Position 9 - 2009-12-12 Transaction Summary

Purchase Date:
2009-12-12
How Purchased:
Auction
Where Purchased:
Heritage Auctions
Auction No.:
1111
Lot No.:
31738
Sound/Fault:
Fault
Catalogue Value:
$ 1,000,000
Realized:
$ 0
Seller:
Anonymous
Buyer:

Description

24c Inverted "Jenny" - The "Locket Copy"

24c Carmine Rose & Blue, Center Inverted (C3a), encased in the original locket created by Col. Green for his wife, Mabel. Green had the Invert, which is from position 9 with a natural straight edge at the top, placed into the locket back to back with a normal 24c. The invert, which is fresh and bright, has tiny corner creases at the bottom from being too close to the edge of the locket at some time in its past. Without opening the locket, there is no way to be certain about the gum, but there is no reason to suspect that it has ever been hinged, since it was Green who broke up the original sheet, keeping the straight edged singles and a few large blocks for himself.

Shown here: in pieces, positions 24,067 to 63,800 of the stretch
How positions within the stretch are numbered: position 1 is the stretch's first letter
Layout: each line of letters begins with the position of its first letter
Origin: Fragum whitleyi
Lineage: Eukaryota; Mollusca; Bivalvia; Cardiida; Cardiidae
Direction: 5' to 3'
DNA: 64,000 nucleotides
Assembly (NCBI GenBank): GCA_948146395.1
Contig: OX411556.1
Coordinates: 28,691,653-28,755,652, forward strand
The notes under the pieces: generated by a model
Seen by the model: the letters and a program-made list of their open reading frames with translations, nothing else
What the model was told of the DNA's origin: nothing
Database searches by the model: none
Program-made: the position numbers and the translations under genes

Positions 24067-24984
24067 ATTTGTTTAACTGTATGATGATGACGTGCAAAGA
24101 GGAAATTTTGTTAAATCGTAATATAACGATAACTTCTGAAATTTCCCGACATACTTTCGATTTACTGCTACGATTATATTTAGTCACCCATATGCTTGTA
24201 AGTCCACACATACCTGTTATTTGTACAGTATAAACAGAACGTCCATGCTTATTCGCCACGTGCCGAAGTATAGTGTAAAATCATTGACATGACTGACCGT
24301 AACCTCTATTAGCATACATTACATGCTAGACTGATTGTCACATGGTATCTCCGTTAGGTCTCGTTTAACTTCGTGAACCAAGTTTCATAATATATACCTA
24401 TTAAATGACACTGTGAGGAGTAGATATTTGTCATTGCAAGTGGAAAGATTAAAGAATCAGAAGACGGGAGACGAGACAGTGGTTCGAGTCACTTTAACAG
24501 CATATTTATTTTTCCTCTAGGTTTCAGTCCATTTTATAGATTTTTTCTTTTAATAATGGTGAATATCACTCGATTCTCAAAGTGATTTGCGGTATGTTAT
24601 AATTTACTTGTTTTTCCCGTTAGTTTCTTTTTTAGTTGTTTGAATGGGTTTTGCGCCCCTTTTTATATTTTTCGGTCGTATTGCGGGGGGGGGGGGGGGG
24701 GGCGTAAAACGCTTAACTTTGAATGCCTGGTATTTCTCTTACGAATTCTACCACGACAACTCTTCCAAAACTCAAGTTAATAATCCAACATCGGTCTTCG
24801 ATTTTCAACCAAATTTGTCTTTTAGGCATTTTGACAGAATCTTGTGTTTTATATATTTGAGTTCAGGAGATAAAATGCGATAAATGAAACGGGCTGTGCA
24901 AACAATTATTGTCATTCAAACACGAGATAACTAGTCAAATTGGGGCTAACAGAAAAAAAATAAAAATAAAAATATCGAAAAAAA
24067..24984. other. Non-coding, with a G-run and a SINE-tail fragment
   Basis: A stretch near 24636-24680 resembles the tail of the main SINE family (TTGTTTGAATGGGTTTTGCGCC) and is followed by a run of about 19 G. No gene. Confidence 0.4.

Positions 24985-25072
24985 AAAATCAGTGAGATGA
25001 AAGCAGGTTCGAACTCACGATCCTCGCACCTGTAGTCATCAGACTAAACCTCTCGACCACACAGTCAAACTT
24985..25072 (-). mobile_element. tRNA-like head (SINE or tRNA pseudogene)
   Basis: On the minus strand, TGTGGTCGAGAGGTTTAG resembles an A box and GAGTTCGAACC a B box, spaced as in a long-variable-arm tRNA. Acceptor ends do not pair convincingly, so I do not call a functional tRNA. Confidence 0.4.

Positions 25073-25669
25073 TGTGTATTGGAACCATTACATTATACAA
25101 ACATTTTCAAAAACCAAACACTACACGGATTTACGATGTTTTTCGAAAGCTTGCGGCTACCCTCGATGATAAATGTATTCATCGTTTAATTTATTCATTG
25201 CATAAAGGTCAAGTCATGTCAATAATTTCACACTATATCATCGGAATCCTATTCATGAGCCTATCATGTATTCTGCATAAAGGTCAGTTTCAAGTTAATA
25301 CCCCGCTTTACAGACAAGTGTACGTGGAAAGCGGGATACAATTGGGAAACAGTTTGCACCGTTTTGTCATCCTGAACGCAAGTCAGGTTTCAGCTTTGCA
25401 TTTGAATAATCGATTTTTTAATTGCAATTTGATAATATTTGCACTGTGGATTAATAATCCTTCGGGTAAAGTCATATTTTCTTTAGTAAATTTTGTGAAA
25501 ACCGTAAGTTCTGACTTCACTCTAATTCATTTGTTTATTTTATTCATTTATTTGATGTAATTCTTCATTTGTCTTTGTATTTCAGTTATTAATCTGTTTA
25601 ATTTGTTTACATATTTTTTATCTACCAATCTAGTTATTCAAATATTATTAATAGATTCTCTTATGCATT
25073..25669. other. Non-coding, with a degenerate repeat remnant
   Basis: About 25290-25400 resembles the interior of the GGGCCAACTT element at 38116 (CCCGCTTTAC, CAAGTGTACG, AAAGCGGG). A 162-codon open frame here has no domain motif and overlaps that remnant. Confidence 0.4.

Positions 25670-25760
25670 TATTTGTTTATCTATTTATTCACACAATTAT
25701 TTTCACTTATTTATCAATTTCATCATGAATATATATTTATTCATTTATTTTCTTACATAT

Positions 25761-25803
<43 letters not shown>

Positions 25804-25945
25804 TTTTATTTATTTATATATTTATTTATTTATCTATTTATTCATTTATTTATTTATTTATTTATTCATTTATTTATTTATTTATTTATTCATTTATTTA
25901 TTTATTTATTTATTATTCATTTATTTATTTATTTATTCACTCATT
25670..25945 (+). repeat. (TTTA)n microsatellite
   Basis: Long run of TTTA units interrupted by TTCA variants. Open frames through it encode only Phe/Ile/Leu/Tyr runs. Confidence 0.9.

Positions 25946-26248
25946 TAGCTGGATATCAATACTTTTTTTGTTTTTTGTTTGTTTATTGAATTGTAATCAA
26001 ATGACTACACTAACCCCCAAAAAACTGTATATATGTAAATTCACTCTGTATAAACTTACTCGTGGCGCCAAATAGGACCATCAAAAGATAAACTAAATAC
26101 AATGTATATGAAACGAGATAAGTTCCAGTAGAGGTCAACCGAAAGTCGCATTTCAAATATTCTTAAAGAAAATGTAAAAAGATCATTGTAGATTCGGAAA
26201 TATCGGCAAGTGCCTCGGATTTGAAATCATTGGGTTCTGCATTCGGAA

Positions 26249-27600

Scott $500,000 for hinged, $1,100,000 for never hinged.

ONE OF THE MOST HISTORICALLY SIGNIFICANT EXAMPLES OF THE INVERTED JENNY, IT IS BEING OFFERED FOR ONLY THE SECOND TIME SINCE ITS OWNER, MABEL GREEN, PASSED AWAY IN 1950.

Provenance: Col. Green

In 1918, shortly after the death of his mother, Hetty Green, the notorious "Witch of Wall Street", Col. "Ned" Green, an avid stamp collector, purchased the unique sheet of the famed "Inverted Jenny" from Philadelphia stamp dealer, Eugene Klein. Klein had just purchased the sheet from William T. Robey, the collector who had discovered the sheet in a local Washington, D.C. post office.

Correctly understanding the enormous value to stamp collectors, Col. Green proceeded to break up the sheet into blocks and singles to sell and kept a few large multiples and the straight edged copies for himself. It was one of the latter that he had encased in a gold locket as a gift to his wife Mabel. Over the years, the Colonel had given Mabel many valuable gifts, such as the $625,000 he gave her upon their marriage. However, the locket must have had some sentimental value because, although Green's stamps were sold upon his death in 1936, Mabel saved the locket until her own demise in 1950.
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